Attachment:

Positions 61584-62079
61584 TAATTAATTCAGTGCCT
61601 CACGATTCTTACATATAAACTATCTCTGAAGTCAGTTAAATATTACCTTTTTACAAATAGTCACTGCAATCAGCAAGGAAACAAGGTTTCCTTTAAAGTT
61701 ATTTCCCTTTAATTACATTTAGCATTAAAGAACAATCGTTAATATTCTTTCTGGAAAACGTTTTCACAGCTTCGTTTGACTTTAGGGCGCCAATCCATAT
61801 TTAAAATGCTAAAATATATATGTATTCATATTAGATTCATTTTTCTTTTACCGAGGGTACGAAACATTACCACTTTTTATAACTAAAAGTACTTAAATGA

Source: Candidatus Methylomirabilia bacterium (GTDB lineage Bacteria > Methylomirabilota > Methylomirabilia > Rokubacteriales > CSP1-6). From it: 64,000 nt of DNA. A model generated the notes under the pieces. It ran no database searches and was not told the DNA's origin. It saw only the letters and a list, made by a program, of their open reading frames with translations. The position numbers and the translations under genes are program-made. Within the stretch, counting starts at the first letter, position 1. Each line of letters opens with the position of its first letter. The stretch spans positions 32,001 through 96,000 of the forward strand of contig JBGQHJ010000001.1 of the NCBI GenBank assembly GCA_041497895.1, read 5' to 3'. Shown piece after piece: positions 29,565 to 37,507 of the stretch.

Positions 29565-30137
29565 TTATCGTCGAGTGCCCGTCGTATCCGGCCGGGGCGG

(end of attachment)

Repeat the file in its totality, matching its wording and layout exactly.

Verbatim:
Positions 61584-62079
61584 TAATTAATTCAGTGCCT
61601 CACGATTCTTACATATAAACTATCTCTGAAGTCAGTTAAATATTACCTTTTTACAAATAGTCACTGCAATCAGCAAGGAAACAAGGTTTCCTTTAAAGTT
61701 ATTTCCCTTTAATTACATTTAGCATTAAAGAACAATCGTTAATATTCTTTCTGGAAAACGTTTTCACAGCTTCGTTTGACTTTAGGGCGCCAATCCATAT
61801 TTAAAATGCTAAAATATATATGTATTCATATTAGATTCATTTTTCTTTTACCGAGGGTACGAAACATTACCACTTTTTATAACTAAAAGTACTTAAATGA

Source: Candidatus Methylomirabilia bacterium (GTDB lineage Bacteria > Methylomirabilota > Methylomirabilia > Rokubacteriales > CSP1-6). From it: 64,000 nt of DNA. A model generated the notes under the pieces. It ran no database searches and was not told the DNA's origin. It saw only the letters and a list, made by a program, of their open reading frames with translations. The position numbers and the translations under genes are program-made. Within the stretch, counting starts at the first letter, position 1. Each line of letters opens with the position of its first letter. The stretch spans positions 32,001 through 96,000 of the forward strand of contig JBGQHJ010000001.1 of the NCBI GenBank assembly GCA_041497895.1, read 5' to 3'. Shown piece after piece: positions 29,565 to 37,507 of the stretch.

Positions 29565-30137
29565 TTATCGTCGAGTGCCCGTCGTATCCGGCCGGGGCGG